When I think about Elsie, I see her wide eyes and gracefulness. She's fluid in how she moves because of her years dancing with the Minnesota Ballet company. I see her hair in a short ponytail and her Mary-Jane walking shoes. She has insight pooled in a place deep inside her, and I'm always startled but glad when we think differently from one another. I see the humor we share, her intense empathy and intuitiveness. I think of brushing our teeth in the same bathroom together, day after day, and how we both take joy in everyday moments of togetherness like those. I see us eating breakfast on the floor in our old apartment and praying in the middle of hard nights. I see her loving her husband and family, her fervent journaling, and the explanation of a lovely and extraordinary dream she had over breakfast.

How to describe these three in just a paragraph each? All the times we've loved each other and hurt each other and cared for one another. How to bottle up their essence and layers in just a few, short sentences? And then there are the other people I'd like to write out and describe.

When I think about it, I'm always surprised and happy that each person is so intensely complicated and profound. I think it's a beautiful gift that we get the years that we do on this earth to know people and be known.

Who could refrain that had a heart to love and in that heart, courage to make love known? William Shakespeare

Photo by: Thomas Dworzak


Rainy in DC

527fa2096a4908d7d9b7a4c3f7e7e7d6 After a lot of hunting, I finally found a place to plug in my phone and computer in the DC airport. It's at a standing table overlooking ramp 25 and the dark airport and its blinking lights. It's thunderstorming powerfully outside, and the rain is pushing great pools of water in heaps across the concrete. Lightening cracks straight out from the gate, and I can see the fissures and ruptures the strike makes in the sky. Even though I know it's what's delaying our flight, I can't help but enjoy the storm and enjoy the time to stand and stretch my legs.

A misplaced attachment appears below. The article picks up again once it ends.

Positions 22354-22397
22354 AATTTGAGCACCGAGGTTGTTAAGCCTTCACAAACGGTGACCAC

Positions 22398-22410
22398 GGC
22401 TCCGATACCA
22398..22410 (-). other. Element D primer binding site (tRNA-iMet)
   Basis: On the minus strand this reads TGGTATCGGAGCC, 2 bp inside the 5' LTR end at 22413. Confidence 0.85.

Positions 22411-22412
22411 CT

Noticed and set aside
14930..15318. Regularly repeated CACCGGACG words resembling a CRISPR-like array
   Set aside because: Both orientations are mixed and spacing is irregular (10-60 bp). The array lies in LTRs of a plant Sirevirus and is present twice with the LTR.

I've been reading a moody book the last several days and was pretty absorbed in it on my flight from Burlington. It's good, but a little overdramatic and heavy. To lighten things up a bit, here are some links to check out. See you soon Minneapolis!

Yoga and dance classes outside in the park? Uh, yes.

Yes, I did sign up to test this new app.

My favorite lip tint. My lips get dry a lot, so I often avoid lipstick or anything that might dry in clumps of color. The best part of this one is that no matter your skin tone, it pulls just a bit of color from your natural lip color and moisturizes at the same time.

Looking for a job? Check this out. (via)

If you're into fashion blogs, this one's a good one.

Because why wouldn't you build this?

Coolest water bottle ever.

I'm all for well-designed websites. And this one tells you if your browser needs to be updated. (via)

I couldn't agree with this more.

I also love this website and how it keeps track of all the books I've read and all the ones I want to read.

Speaking of, I stopped myself three different times from buying this book from an airport bookstore. It's easy to forget about libraries in the moment.

So lame, but made me laugh.

This looks like a really interesting documentary. This does too. And this.

iOS 8! All the new perks.

The ultimate shower. This would make showering the greatest of all things.


Photo: Stylesight




Place of Rest (Day 8 - 14)


Processed with VSCOcam with t1 preset I'm in a small coffee shop called The Wake-Up Call in a little town in northern Wisconsin. An Americano steams in my cup, and two teenage girls chatter passionately about two different boys and then more slowly and cautiously about someone who had a miscarriage. It's grey and windy out, a smattering of rain dotting the window occasionally.